Rapid Antigen Tests and NAAT tests perform best in the early stages of SARS-COV-2 when the viral load is highest such as when the person has a known exposure or you have symptoms .
We can provide staff at your location with non-contact thermometers to verify all employees do not have symptoms or fever to help stop the spread of the virus to other employees.
We accept most insurances including United Health, Blue Cross Blue Shield, Aetna and Cigna with no out of pocket cost. Our cash price for those without insurance is $150. For PCR tests, without insurance or driver's license or social security number, there is an incremental fee charged by the lab of $75 per person. Please note that the turnaround time for lab results is normally less than 24 hours.
As of 3-20-2021, all COVID-19 Vaccine has been scheduled and we already have a long waiting list.
The Texas Department of State Health Services (DSHS) is working closely with the Centers for Disease Control and Prevention (CDC) in responding to the new coronavirus disease 2019 (COVID‑19) that is causing an outbreak of respiratory illness worldwide.
Governor Abbott has issued several Executive Orders opening businesses and activities in Texas. Additional information on recommended minimum standard health protocols and other guidance can be found on the Opening the State of Texas page.
State agencies, business owners, employers, and members of the general public can also find workplace-specific recommendations in the following:
Letter to Texas Employers (ENGLISH) ( 5/7/2020)
Letter to Texas Employers (SPANISH) (7/10/2020)
Use this Self-Checker tool to help determine whether you should be tested for COVID-19. You can complete this assessment for yourself or on behalf of someone else, if they are not able.
During January 1, 2020–May 18, 2020, approximately 1.3 million cases of coronavirus disease 2019 (COVID-19) and 83,000 COVID-19–associated deaths were reported in the United States (1). Understanding the demographic and clinical characteristics of decedents could inform medical and public health interventions focused on preventing COVID-19–associated mortality. This report describes decedents with laboratory-confirmed infection with SARS-CoV-2, the virus that causes COVID-19, using data from 1) the standardized CDC case-report form (case-based surveillance) (https://www.cdc.gov/coronavirus/2019-ncov/php/reporting-pui.html) and 2) supplementary data (supplemental surveillance), such as underlying medical conditions and location of death, obtained through collaboration between CDC and 16 public health jurisdictions (15 states and New York City).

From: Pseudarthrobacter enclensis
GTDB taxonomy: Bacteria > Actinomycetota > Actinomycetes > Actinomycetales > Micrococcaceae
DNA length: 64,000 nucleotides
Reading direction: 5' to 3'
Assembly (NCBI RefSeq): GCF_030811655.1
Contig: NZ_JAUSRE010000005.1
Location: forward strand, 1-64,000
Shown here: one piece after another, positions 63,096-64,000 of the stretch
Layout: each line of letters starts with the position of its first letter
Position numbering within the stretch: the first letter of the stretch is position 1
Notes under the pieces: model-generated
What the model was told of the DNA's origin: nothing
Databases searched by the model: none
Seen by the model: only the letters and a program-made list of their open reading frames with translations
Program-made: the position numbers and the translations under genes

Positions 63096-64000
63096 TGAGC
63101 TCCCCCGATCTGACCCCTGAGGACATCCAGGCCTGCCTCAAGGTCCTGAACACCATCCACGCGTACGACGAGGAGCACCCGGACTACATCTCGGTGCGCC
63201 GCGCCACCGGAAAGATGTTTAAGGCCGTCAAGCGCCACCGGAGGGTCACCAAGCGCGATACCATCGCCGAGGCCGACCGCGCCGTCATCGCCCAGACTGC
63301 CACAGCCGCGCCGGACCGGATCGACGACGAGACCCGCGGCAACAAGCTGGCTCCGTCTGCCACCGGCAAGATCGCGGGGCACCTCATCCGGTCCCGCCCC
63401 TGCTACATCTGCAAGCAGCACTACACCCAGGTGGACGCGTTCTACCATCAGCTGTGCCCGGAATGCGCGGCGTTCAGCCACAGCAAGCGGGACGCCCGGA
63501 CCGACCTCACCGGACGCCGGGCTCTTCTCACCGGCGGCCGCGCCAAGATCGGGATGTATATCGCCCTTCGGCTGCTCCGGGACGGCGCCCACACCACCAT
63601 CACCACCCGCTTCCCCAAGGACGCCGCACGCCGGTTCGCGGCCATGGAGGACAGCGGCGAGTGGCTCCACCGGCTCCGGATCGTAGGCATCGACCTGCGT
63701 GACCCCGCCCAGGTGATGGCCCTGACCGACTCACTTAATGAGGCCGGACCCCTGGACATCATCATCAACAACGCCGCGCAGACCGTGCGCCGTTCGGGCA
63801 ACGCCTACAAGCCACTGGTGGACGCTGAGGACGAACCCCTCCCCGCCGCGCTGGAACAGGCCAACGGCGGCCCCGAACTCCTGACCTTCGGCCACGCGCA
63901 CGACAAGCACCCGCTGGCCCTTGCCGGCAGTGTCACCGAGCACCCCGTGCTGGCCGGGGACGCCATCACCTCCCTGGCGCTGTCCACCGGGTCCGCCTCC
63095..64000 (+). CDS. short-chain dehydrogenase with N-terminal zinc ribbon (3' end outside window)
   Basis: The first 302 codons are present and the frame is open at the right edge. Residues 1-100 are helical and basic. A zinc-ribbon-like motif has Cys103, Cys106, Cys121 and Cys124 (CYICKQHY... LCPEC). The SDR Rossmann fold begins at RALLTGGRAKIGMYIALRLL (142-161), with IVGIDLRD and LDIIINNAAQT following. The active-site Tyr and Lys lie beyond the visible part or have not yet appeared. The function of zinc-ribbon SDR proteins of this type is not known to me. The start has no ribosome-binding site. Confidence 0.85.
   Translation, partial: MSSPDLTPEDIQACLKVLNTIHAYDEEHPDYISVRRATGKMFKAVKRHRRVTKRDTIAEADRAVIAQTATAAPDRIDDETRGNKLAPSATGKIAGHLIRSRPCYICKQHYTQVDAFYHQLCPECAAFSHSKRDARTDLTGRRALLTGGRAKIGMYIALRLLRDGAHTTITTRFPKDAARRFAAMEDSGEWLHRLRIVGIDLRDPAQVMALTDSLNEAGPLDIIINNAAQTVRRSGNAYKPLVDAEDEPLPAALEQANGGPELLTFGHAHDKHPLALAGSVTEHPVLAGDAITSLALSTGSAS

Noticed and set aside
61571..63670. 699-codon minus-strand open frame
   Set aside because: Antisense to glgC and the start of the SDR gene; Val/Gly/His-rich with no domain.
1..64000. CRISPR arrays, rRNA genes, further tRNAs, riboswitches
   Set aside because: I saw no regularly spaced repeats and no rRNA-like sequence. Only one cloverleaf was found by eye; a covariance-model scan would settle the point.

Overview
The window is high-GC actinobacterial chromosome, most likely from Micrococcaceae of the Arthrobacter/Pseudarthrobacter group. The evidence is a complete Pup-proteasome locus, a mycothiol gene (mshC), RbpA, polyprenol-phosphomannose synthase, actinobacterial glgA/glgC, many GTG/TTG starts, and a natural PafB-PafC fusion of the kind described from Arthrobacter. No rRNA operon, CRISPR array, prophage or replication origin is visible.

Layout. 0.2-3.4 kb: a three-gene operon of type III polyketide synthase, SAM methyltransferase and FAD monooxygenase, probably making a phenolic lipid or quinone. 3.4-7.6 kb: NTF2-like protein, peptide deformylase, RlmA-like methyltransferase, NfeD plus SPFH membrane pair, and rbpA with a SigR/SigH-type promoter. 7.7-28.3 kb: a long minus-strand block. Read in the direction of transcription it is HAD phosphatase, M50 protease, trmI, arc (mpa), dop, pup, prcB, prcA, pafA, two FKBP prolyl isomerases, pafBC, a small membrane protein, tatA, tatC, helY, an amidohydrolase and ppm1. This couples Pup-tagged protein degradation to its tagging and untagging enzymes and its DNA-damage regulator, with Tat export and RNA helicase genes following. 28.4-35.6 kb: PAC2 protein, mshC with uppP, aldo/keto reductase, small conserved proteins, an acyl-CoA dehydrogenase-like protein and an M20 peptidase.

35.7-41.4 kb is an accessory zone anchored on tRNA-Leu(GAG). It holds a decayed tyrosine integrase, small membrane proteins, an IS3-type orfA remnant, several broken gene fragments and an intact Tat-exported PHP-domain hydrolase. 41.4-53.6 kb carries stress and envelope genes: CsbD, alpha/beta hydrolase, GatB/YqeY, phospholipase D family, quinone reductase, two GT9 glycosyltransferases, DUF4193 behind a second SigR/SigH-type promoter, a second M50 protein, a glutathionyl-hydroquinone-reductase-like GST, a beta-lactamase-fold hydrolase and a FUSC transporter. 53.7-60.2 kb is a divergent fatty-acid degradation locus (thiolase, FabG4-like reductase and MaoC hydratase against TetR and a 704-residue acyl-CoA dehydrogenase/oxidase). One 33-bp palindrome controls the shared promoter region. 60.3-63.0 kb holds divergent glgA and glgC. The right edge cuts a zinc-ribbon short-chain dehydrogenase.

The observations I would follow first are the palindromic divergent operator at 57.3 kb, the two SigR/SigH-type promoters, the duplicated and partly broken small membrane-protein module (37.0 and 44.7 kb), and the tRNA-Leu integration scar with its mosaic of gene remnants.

What is the difference between Influenza (Flu) and COVID-19?
Influenza (Flu) and COVID-19 are both contagious respiratory illnesses, but they are caused by different viruses. COVID-19 is caused by infection with a new coronavirus (called SARS-CoV-2) and flu is caused by infection with influenza viruses. Because some of the symptoms of flu and COVID-19 are similar, it may be hard to tell the difference between them based on symptoms alone, and testing may be needed to help confirm a diagnosis. Flu and COVID-19 share many characteristics, but there are some key differences between the two.
While more is learned every day, there is still a lot that is unknown about COVID-19 and the virus that causes it. This table compares COVID-19 and flu, given the best available information to date.
To learn more about COVID-19, visit Coronavirus (COVID-19).
To learn more about flu, visit Influenza (Flu).
There are two different types of tests – diagnostic tests and antibody tests.
CORONA VIRUS TESTING WITH LITTLE WAIT
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